• Linda Paralez

About Knowledge Transfer Part 1

Updated: Apr 18


First, it is helpful to set some definitions of types of knowledge that are present and interacting in most organizations, followed by some discussion of types of knowledge transfer that are effective and ineffective in the organizational setting.

Types of Knowledge Human Knowledge – This constitutes what we know and know-how to do.  This knowledge is manifested as a skill or expertise – such as the design of static and dynamic loading of structures (structural engineering) – or the complexities of policy development and implementation.  Further, human knowledge is often described on a continuum of explicit to tacit – from knowing ‘how’ to perform a task to the cognitive, conceptual or abstract knowledge about a topic.

Social knowledge – This form of knowledge exists only in relationships, either between individuals or within groups.  It is largely tacit in nature (cognitive, conceptual in nature) and develops only as a result of working together. Its presence is reflected in high levels of trust and an ability to collaborate effectively.[1]

Cultural Knowledge – This type of knowledge reflects a collective understanding of how things are done in the organization – what the ‘unwritten rules are.’  This knowledge guides how you are expected to think and behave if you are to fit in and be accepted as a member of the group.  While social knowledge is defined as intellectual capital residing in specific relationships – in contrast, cultural knowledge is collective knowledge that is shared more broadly across the organization.[2]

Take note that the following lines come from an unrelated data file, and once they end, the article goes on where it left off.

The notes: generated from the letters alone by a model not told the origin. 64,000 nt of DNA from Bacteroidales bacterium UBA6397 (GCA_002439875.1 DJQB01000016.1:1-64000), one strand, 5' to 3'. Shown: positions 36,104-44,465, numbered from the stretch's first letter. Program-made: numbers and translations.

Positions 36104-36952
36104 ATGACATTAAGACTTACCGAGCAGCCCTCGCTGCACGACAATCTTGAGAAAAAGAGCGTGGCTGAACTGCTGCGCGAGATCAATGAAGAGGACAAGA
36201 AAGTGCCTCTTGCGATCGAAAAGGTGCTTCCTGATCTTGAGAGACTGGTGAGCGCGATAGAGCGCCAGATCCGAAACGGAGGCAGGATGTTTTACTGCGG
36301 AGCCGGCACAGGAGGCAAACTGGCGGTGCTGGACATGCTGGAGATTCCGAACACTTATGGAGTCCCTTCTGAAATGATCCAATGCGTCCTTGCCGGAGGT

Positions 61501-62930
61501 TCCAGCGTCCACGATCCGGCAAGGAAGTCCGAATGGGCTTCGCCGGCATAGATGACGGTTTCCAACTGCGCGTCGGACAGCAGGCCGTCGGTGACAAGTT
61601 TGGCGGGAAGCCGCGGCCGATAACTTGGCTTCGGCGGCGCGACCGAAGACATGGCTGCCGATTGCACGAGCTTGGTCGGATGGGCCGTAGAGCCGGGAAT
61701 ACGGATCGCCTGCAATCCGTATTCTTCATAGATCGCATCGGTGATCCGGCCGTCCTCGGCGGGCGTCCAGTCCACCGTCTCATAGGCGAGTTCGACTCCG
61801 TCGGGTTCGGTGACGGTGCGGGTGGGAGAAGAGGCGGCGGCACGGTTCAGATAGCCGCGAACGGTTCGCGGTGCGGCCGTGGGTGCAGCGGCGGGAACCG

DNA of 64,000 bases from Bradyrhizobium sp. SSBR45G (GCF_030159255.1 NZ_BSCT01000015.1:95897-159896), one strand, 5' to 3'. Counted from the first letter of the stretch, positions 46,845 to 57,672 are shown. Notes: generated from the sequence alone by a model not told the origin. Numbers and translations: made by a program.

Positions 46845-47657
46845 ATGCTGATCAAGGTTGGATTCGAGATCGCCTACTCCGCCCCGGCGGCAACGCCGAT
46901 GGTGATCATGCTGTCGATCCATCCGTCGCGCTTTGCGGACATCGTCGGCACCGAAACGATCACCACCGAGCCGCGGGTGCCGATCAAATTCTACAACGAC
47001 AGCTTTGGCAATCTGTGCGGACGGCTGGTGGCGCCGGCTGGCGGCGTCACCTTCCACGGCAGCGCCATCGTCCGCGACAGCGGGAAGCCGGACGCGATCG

Structured Knowledge – This type of knowledge is embedded in the systems, processes, technology, tools, and routines of the organization.  In this form, knowledge is explicit, rule-based, formal and defined as an organizational resource/asset.[3]

[1] D. Cohen and L. Prusak, In good Company:  How Social Capital Makes Organizations Work. (Boston:  Harvard Business School Press, 2001) [2] S. Sackman, Cultural Knowledge in Organizations:  Exploring the Collective Mind. (Newbury Park, CA: Sage Publications, 1991)



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